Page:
“I’m on a board of a nonprofit and I run a marketing business. Can I charge the organization for flyers that I design?”
“I’m on two arts nonprofit boards. One nonprofit is applying for a grant, and I think the other nonprofit could be eligible for the same grant. Can I tell the other nonprofit Executive Director about the grant?”
“I’m a founder of a nonprofit and I would like to be the paid Executive Director. Can I still serve on the board?”
All three of these questions present a potential conflict of interest, where serving one interest could hurt another interest. Conflicts of interest may cause concern for many nonprofit board members, especially with news of allegations of self-dealing hitting organizations like the Trump Foundation. In this article, I hope to demystify conflicts of interest, including what they are and how to deal with them.
There are two common types of conflicts of interest: financial and organizational.
Financial conflicts of interest occur where a board member receives a financial benefit because of their connections. Financial conflicts often arise when a board member transacts business with the nonprofit, is paid for services rendered to the nonprofit, or has ownership in a business or organization that does business with the nonprofit.
Organizational conflicts of interest occur where a board member has an affiliation with a person, group, or organization and the relationship may reduce the likelihood that the board member can act in the nonprofit’s best interests. Organizational conflicts arise where a board member may be on competing organizations’ boards or where a board member’s family member receives services from the nonprofit.
(Jan Masaoka has an excellent discussion on the many dimensions of conflicts, particularly the challenges of organizational conflict here.)
Conflicts of interest inevitably happen in our interconnected world. They are not necessarily bad or prohibited. The key point is that conflicts of interest should be identified and managed.
Washington State law governing conflicts of interests states that a board member has a duty of loyalty to their organization. This means a board member must be faithful to the organization and act with the organization’s best interests in mind. A board member needs to set aside their own or others’ personal interests when acting on behalf of the nonprofit. This may mean that the board member with a marketing business decides to not transact business with the nonprofit. Or it could mean fairly doing business with the nonprofit, such as charging the same commercial design rate or a discounted rate for the nonprofit (– after the board has discussed the conflict, and obtained multiple bids to design flyers).
For more information on a board member’s fiduciary duties, see Chapter 13, “Duties and Obligations of Board Members to the Corporation” of the Washington Nonprofit Handbook (2018) and the Charity and Nonprofit Board Service in Washington: A Quick Guide by the Office of the Secretary of State and the Attorney General’s Office.
Under federal tax law, while there is no requirement that a 501(c)(3) organization have a conflict of interest policy, adopting and maintaining a conflict of interest policy is a sign of good governance and that the organization follows its charitable purpose. The IRS asks whether an organization has a conflict of interest policy in both the application for 501(c)(3) status (long- form 1023) and in the 990 tax return. If an organization checks “no,” there may be greater scrutiny by the IRS.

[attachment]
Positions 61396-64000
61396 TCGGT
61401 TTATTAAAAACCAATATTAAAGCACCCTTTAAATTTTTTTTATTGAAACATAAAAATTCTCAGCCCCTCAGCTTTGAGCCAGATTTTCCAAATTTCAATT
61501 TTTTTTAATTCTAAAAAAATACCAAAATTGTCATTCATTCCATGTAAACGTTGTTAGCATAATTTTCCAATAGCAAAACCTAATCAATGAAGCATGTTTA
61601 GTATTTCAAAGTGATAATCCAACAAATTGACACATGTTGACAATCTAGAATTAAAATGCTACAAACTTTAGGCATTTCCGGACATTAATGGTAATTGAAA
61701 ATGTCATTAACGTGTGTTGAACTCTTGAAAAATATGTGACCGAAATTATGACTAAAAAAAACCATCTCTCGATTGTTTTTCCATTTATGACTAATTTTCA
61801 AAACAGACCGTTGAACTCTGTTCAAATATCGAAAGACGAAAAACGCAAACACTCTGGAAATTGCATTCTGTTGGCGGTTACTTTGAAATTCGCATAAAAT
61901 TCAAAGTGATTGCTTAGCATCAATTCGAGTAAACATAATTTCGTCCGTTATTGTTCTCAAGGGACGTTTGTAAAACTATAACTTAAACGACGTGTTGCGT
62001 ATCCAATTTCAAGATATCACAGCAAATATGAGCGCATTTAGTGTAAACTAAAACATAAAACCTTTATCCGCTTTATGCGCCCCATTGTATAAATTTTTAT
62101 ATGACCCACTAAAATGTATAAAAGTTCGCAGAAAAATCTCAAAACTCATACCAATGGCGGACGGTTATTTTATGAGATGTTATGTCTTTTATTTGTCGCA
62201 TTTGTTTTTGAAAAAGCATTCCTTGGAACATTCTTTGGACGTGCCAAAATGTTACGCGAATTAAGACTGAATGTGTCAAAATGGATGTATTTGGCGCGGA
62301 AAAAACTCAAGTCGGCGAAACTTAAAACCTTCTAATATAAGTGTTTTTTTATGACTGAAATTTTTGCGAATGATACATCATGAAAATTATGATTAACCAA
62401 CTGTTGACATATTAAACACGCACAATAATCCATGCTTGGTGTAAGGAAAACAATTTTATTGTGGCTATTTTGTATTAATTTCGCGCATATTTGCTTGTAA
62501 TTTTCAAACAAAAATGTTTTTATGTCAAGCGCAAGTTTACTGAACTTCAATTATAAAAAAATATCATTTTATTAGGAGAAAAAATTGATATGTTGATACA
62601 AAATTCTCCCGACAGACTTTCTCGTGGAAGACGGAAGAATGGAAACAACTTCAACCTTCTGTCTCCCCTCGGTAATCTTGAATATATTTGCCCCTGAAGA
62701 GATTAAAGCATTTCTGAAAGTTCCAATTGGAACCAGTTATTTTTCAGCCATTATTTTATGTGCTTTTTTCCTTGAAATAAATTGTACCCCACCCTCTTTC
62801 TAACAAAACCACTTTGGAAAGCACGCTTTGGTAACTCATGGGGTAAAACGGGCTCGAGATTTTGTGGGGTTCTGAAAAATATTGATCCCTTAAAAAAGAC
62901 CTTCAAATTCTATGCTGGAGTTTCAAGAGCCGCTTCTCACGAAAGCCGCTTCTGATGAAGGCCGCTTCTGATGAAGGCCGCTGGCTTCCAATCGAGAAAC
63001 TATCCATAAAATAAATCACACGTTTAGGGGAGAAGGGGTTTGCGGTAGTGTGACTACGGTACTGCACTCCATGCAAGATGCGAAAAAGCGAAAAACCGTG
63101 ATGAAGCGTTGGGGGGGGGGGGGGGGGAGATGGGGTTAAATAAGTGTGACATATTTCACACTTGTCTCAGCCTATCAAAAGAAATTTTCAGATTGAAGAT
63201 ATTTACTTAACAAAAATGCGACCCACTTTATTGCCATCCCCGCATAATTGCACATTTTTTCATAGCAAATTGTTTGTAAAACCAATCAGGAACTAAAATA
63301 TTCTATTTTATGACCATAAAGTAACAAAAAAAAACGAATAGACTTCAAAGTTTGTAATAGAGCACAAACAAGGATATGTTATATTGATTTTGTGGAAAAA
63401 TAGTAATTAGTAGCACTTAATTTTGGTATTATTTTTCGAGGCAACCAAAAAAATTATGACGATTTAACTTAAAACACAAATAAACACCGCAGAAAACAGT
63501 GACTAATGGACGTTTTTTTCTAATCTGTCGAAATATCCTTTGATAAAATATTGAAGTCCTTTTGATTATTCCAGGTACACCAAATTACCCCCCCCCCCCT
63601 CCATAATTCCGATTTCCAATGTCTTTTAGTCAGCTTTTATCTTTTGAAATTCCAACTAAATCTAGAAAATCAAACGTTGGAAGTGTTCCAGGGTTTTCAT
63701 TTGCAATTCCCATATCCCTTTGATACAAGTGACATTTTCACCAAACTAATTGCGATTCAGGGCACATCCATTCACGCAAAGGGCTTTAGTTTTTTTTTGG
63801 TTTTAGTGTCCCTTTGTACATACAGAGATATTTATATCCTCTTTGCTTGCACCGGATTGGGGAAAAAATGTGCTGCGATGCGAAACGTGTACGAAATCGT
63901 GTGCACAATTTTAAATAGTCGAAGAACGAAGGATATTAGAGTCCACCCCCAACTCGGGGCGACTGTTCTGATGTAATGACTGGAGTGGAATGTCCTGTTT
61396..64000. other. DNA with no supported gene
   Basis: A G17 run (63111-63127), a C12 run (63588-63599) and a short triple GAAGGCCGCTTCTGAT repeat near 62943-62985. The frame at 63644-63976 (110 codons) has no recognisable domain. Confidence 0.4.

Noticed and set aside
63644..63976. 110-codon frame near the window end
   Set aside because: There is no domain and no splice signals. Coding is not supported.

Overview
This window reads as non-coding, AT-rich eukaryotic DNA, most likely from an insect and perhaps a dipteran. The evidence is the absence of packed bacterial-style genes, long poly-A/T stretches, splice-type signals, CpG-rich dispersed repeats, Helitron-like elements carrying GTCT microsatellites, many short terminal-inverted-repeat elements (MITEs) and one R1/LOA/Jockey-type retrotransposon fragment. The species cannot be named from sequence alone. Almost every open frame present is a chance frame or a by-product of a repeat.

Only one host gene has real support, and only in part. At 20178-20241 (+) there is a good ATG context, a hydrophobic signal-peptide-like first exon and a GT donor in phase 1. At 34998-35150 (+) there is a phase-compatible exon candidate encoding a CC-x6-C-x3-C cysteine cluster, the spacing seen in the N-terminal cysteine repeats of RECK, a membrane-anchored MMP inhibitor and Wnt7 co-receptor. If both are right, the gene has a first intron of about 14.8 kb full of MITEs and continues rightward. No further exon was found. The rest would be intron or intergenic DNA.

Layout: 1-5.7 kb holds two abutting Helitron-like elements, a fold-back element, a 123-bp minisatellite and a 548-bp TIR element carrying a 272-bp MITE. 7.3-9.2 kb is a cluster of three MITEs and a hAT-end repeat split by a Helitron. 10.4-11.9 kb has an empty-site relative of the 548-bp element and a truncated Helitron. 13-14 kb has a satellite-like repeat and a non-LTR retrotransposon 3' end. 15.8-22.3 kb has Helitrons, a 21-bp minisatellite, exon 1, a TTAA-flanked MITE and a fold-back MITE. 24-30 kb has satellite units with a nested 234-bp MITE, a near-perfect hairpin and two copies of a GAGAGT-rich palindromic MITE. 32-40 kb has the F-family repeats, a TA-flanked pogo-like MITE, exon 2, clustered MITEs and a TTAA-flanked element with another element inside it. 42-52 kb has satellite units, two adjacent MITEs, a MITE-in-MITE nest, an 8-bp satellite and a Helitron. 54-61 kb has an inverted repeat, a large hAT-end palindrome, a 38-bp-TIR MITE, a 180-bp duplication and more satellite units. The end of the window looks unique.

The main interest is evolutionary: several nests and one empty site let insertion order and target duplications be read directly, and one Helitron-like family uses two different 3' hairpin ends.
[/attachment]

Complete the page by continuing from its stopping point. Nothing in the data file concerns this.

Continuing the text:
It is thus a best practice under federal and state law for a nonprofit to have a conflict of interest policy. A good conflict of interest policy sets out a clear process for disclosing and resolving conflicts of interest. (Click here for Wayfind’s free conflict of interest policy template.)
Ultimately, the board member with the marketing business, the board member on the two arts nonprofit boards, and the founder/Executive Director with questions about conflicts of interest are doing the right thing by asking questions, disclosing their conflicts of interest to the board, and having their boards resolve the conflicts.
Wayfind and Washington Nonprofits held a free one-hour webinar on conflicts of interest in October 2017, presented by Lorri Dunsmore of Perkins Coie. Access this webinar here.
Friendly disclaimer: This article provides general legal information and not specific legal advice. It does not create an attorney-client relationship. If your nonprofit needs legal advice, it can apply for Wayfind’s free legal services. If you have questions, please email us at firstname.lastname@example.org.
About the author
Brenda Tausch Lapora joined Wayfind in 2015. She has a background in civil legal aid, veterans law, and assisting nonprofits with transactional matters. Prior to joining Wayfind, Brenda launched the military Discharge Upgrade Clinic for the Urban Justice Center’s Veteran Advocacy Project in New York City, and she represented veterans in veterans’ benefits and military discharge upgrade cases. She first started assisting low-income individuals and communities as an attorney on the Northwest Justice Project’s CLEAR legal hotline. Brenda also has experience teaching Ethiopian law students at Haramaya University, where she lived for six months. She has served on the Board of Directors of six nonprofits, and most recently served on the Seattle Globalist’s Board. Brenda is also a part-time faculty member for the University of Washington’s Communication Leadership graduate program, and was a 2017 JustLead Washington Leadership Academy Fellow.